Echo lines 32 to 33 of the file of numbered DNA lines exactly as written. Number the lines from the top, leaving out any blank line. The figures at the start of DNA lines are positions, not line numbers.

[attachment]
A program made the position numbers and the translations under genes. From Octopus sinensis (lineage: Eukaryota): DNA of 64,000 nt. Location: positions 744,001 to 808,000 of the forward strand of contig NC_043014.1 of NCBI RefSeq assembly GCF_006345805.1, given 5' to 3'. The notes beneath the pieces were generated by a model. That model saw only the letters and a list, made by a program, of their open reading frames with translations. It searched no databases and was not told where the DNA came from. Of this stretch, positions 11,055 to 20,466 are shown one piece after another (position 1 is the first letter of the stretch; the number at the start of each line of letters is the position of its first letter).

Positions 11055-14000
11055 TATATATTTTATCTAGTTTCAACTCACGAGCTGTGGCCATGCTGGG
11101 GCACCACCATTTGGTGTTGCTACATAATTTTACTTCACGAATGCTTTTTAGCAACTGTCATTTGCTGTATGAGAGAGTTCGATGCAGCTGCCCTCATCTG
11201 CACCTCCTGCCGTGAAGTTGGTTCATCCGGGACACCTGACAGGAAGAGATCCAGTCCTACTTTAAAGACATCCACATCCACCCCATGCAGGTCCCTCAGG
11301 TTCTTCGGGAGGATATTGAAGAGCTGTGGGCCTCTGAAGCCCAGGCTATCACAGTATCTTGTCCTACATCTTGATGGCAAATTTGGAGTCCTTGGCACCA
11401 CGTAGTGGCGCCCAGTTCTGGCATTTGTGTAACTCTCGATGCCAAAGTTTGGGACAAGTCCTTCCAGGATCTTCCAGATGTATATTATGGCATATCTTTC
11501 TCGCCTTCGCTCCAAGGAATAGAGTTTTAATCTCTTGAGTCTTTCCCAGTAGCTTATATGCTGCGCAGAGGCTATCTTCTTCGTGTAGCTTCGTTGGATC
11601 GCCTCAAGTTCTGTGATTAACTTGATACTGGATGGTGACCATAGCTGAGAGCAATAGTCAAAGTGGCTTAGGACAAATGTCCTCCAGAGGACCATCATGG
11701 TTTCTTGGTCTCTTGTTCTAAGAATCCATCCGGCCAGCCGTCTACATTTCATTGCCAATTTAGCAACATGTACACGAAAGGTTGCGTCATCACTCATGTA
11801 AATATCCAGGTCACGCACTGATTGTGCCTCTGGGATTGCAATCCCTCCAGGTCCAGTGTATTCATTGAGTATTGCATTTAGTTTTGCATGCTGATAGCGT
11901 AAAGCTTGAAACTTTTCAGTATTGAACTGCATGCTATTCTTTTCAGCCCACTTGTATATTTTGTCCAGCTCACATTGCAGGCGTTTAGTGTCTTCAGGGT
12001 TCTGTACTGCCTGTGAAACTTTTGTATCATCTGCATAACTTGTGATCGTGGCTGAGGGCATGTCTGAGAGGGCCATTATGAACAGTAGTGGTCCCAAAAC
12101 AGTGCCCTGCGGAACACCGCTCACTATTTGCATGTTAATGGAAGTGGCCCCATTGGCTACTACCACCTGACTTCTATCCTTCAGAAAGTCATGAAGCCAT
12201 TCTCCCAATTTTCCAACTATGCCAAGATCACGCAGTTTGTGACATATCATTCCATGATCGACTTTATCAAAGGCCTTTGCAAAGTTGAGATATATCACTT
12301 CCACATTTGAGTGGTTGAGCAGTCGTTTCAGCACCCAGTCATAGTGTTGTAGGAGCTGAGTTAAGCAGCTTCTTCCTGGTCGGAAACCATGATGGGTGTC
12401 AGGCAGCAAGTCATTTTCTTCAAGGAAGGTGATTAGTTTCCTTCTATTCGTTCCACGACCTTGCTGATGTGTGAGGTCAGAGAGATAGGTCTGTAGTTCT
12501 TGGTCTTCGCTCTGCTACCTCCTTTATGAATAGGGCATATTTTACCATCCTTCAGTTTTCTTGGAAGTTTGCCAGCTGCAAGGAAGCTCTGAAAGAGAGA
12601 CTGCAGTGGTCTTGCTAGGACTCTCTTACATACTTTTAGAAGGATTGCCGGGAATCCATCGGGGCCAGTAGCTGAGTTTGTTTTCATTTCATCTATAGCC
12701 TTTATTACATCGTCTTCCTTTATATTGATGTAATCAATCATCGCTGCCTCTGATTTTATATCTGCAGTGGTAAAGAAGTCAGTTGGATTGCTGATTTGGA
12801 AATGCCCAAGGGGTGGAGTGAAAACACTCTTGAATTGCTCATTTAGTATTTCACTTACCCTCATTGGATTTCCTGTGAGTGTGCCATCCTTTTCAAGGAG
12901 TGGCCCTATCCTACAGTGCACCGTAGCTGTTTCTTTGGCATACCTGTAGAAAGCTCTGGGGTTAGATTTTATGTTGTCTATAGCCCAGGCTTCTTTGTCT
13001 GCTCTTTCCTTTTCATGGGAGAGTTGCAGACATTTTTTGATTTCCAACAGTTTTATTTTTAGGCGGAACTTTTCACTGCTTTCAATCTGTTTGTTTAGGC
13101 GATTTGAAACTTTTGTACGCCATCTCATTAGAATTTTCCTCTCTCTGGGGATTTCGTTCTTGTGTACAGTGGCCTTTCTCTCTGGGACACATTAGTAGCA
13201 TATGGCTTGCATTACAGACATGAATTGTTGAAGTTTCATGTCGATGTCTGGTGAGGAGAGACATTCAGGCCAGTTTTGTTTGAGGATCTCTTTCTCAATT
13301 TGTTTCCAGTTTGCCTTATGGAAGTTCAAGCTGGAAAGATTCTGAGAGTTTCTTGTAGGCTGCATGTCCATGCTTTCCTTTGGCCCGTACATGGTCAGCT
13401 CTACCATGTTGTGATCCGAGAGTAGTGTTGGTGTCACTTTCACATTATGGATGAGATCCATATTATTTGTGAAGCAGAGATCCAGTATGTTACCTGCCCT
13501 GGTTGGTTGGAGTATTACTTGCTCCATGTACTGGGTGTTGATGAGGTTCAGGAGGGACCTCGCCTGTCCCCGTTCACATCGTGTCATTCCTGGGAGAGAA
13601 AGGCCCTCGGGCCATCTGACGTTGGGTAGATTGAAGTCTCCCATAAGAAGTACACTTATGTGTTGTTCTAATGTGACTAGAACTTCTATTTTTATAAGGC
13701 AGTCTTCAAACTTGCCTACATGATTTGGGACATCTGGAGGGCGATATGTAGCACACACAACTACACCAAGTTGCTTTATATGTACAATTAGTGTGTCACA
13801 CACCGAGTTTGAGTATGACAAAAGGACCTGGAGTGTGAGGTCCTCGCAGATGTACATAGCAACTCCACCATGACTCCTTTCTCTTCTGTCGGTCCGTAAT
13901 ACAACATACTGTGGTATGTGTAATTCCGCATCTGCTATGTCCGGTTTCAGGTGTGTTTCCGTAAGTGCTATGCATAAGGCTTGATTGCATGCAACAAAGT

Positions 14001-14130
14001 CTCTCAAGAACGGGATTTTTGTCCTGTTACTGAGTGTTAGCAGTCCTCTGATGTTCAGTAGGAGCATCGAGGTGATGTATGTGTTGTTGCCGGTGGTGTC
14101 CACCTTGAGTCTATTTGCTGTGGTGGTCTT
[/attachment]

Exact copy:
13901 ACAACATACTGTGGTATGTGTAATTCCGCATCTGCTATGTCCGGTTTCAGGTGTGTTTCCGTAAGTGCTATGCATAAGGCTTGATTGCATGCAACAAAGT

Positions 14001-14130